Sunday, 9 September 2012

Cashing in my bad luck

There's a little place, in the back alleys of the bad streets, where one of the ex-tooth fairies runs a counter.  If you know what you’re looking for, you’ll find it.  If you don’t know what you’re looking for it might find you, but that’s a less welcome proposition.  It’s still better than all the other things that might find you in you’re in those alleys though, so perhaps that one’s a moot point.  This evening I was looking for it, and I was looking out for the other things that… hmm, live might be too strong a word.  All those other denizens on these alleys, whatever their true nature.  Just because I didn’t want to meet them.
The counter is one of those stable-door type affairs where the top swings inwards while the bottom stays put, and there’s a counter, sometimes little more than a wooden shelf, stained and stinking, on the inside where the girl (and they’re almost always girls) leans.  She’ll lean forward a little more than she needs to, and her top will be cut a little lower than is respectable, even here, showing off flesh that, from a distance, looks healthy enough.  There might be something on the shelf if she’s pretending to sell something else, and sometimes there’s things under the shelf for the… ahem, discerning… customer.  There’ll be something hanging over the door to tell passers-by what’s on really on offer, whether it’s a Barbie doll (upright or inverted, sometimes with Ken, sometimes with another Barbie), a playing card, a spray of flowers (or a single one if it’s a poppy or a snapdragon), or an ear of wheat.  Over the door of Lisa’s counter is a horseshoe with the curve at the top, hanging like a lower-case ’n’.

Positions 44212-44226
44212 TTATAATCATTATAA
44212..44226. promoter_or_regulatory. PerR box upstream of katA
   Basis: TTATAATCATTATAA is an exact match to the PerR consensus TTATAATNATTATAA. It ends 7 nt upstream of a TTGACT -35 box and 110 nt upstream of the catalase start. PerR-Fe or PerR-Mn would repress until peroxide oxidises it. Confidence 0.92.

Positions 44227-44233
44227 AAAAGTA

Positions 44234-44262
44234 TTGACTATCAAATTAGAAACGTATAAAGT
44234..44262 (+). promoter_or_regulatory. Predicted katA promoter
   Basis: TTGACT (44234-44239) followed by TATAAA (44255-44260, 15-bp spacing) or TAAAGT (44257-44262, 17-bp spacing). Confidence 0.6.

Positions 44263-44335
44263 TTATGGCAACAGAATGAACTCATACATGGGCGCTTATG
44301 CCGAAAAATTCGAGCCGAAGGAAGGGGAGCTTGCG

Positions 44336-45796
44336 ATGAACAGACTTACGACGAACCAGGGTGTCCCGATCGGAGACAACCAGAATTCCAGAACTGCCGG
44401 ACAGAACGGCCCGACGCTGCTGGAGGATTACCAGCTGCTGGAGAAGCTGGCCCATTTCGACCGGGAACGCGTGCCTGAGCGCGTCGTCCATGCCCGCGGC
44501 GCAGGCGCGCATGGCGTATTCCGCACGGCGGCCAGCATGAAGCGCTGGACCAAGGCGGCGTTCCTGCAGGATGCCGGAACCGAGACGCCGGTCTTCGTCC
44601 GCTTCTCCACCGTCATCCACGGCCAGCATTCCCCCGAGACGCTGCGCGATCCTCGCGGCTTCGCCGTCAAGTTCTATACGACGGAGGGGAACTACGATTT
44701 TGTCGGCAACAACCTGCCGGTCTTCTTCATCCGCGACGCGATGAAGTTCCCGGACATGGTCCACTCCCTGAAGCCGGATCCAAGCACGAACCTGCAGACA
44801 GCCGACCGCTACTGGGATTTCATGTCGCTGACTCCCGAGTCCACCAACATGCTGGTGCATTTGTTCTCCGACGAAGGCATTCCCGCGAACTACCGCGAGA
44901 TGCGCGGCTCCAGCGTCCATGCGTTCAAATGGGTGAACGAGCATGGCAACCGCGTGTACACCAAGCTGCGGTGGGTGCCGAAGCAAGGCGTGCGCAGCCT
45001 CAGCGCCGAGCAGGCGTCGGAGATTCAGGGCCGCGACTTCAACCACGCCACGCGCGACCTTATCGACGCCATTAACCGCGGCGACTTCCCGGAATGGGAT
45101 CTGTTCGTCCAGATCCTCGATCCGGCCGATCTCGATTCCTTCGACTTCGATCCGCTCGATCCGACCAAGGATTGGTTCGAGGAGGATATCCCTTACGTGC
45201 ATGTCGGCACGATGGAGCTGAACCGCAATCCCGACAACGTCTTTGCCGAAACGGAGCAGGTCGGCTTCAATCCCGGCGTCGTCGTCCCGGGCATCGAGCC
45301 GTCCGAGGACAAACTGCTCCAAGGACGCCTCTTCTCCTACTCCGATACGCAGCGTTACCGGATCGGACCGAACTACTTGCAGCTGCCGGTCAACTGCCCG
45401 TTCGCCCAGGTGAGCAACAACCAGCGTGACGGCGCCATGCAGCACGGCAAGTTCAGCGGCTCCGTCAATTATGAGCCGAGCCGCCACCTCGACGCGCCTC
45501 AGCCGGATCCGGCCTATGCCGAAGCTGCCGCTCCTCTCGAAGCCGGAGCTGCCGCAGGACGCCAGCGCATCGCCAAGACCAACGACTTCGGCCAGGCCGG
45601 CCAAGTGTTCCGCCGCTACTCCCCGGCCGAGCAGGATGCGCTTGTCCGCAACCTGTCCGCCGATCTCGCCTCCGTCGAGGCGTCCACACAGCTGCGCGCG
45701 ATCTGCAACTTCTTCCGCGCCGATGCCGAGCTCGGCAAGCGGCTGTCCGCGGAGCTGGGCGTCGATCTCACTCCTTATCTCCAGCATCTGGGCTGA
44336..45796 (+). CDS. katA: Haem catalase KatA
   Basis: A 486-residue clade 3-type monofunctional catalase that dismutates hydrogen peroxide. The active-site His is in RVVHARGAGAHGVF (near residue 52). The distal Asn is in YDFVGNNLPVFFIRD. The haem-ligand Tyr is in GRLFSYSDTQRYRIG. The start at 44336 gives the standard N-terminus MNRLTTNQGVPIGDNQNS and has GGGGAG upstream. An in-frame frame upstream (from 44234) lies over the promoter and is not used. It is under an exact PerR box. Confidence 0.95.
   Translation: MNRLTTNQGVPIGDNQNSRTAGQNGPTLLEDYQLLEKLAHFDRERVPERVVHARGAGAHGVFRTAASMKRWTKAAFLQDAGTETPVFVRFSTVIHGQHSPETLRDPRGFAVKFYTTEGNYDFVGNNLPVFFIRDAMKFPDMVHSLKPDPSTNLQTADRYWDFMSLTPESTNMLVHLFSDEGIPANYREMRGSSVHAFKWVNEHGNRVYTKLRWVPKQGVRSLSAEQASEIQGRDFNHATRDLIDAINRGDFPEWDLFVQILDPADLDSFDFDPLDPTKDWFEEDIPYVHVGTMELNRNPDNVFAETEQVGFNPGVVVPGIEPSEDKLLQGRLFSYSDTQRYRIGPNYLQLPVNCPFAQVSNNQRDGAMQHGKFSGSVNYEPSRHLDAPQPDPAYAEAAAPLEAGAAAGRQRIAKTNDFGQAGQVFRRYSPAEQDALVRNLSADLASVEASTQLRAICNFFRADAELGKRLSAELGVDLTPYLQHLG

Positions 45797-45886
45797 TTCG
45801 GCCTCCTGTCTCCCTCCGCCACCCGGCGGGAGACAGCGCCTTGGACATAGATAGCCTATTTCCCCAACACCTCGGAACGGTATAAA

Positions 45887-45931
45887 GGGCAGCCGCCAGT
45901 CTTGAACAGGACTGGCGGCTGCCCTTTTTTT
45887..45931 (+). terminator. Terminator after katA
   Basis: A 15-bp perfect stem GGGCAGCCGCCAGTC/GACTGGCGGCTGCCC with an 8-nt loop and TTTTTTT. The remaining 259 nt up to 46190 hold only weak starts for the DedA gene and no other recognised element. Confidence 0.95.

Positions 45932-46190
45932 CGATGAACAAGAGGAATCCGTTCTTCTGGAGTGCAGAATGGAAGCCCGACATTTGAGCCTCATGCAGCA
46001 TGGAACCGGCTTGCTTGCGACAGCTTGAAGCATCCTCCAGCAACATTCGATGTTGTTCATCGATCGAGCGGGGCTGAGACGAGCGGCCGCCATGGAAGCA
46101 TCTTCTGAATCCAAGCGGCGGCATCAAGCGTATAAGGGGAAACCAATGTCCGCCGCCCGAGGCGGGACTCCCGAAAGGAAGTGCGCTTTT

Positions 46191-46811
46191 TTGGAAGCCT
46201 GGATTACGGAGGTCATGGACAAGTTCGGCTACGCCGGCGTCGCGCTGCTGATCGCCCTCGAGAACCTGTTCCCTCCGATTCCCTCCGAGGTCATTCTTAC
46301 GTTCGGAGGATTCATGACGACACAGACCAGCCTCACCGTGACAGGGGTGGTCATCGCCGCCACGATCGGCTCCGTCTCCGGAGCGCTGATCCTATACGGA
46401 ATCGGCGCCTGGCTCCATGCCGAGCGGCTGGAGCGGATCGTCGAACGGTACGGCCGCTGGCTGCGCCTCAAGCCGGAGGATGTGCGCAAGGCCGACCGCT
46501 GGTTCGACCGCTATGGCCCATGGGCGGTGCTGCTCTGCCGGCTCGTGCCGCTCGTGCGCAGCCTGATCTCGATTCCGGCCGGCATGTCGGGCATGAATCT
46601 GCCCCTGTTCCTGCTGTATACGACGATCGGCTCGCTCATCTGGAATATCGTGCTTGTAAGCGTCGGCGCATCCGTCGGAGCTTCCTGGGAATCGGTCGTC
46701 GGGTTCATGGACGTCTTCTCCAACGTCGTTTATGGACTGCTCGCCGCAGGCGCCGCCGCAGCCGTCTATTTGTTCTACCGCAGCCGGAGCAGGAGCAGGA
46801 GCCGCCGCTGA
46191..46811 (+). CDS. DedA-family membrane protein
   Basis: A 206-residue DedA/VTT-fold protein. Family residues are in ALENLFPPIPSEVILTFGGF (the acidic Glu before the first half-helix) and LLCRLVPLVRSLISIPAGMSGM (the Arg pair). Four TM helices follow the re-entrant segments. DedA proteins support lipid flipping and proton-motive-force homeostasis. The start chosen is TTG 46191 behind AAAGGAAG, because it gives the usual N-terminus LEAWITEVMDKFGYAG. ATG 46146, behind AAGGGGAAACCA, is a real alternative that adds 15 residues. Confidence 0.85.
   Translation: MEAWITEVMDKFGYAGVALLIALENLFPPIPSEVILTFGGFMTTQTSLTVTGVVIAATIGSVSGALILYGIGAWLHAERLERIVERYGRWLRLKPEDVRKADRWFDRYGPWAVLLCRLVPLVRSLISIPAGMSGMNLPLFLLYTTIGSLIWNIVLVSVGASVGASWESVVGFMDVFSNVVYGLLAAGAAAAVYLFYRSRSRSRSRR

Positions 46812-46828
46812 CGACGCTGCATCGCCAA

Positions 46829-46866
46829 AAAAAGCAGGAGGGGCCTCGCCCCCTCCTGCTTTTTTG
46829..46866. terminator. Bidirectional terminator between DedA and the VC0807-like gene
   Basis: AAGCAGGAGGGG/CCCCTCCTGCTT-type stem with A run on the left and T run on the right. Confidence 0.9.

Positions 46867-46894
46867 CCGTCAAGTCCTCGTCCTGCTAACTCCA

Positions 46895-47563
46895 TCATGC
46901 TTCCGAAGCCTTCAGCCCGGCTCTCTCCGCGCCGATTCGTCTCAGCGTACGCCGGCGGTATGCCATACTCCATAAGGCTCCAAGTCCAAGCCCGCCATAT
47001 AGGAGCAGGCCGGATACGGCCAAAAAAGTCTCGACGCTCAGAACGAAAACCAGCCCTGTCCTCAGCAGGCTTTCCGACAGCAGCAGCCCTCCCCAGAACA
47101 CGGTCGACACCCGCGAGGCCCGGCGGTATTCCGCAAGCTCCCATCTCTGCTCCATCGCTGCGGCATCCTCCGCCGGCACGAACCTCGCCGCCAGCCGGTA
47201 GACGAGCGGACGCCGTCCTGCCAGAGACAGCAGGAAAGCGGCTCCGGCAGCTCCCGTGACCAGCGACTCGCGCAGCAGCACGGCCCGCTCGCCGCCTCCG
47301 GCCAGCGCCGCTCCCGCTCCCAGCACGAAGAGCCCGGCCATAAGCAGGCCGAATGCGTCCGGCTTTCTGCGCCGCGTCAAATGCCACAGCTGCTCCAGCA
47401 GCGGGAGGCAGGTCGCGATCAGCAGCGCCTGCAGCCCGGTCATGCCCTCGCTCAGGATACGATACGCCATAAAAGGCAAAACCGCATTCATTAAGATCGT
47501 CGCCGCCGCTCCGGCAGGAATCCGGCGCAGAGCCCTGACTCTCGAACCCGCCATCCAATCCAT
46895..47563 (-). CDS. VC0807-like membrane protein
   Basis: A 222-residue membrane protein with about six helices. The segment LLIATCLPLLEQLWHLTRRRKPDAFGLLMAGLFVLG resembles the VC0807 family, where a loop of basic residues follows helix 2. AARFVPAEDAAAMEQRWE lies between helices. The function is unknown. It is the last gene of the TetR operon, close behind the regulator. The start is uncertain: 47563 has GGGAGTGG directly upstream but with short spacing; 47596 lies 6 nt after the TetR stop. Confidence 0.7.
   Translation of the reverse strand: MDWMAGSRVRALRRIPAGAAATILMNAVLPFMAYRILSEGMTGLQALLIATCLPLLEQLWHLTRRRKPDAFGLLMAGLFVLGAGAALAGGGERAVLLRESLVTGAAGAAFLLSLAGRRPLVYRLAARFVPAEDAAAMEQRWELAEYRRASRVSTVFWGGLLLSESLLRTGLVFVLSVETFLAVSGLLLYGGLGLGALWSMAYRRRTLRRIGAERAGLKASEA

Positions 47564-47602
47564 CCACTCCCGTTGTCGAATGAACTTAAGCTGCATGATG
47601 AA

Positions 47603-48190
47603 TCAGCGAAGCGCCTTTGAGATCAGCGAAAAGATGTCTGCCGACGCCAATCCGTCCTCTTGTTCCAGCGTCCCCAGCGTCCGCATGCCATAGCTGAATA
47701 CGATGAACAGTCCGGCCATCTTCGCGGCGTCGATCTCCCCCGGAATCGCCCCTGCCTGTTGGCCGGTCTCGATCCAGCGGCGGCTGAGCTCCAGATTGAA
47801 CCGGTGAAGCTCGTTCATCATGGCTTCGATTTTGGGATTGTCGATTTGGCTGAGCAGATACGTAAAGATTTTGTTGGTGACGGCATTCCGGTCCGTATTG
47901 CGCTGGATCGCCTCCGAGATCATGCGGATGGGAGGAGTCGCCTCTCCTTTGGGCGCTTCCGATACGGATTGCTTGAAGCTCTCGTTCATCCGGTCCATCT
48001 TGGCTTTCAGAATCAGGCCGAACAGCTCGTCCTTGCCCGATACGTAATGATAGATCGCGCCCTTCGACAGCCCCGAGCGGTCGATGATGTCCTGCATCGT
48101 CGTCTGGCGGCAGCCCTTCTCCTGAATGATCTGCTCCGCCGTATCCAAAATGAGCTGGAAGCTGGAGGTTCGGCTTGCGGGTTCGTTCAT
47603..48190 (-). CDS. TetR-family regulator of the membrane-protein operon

She was stood just outside her counter, leaning against the door-post when I approached.  She watched me stagger over with a hint of amusement on her clown-red bee-stung lips.  She was short, but that was one of the hiring-conditions for  her previous job, being a tooth-fairy.  She was wearing a short skirt showing off hairy, thick legs, one knee bent to rest her foot on the door-post behind her.  It was like seeing a Monroe-pin-up for the werewolf generation.  Her blouse was the same red as her lips, but buttoned shut to the collar, and her hair was a mass of chestnut curls that fell off the top of her head, down past her shoulders and ended near the top of her ribs where they bounced slightly with every breath she took.  When she was a tooth-fairy the regulation was a buzz-cut, and she claims that in the end that was why she left.
“Hey Mac,” she said easily.  She opened the lower-half of her door and stepped back inside, closing it behind her and then leaning on the counter.  Unlike many of the girls she didn’t lean forward, but she was short enough that she could have rested her chin on the counter without much discomfort.  She stood up again, kicked something by her feet, and then clambered up on something to make her taller.  I grinned.
“What have you got for me this evening then?” she asked.  She always sounded bright and perky, like she was permanently on uppers.
“Just the usual,” I said.  “Cashing in my luck.”
“I don’t know where I’d be without you, Mac,” she said, pulling a small digital scale from underneath her counter, the kind a dealer weighs his drugs out on.  She keyed it on.  “You must have more bad luck than anyone else in this town.”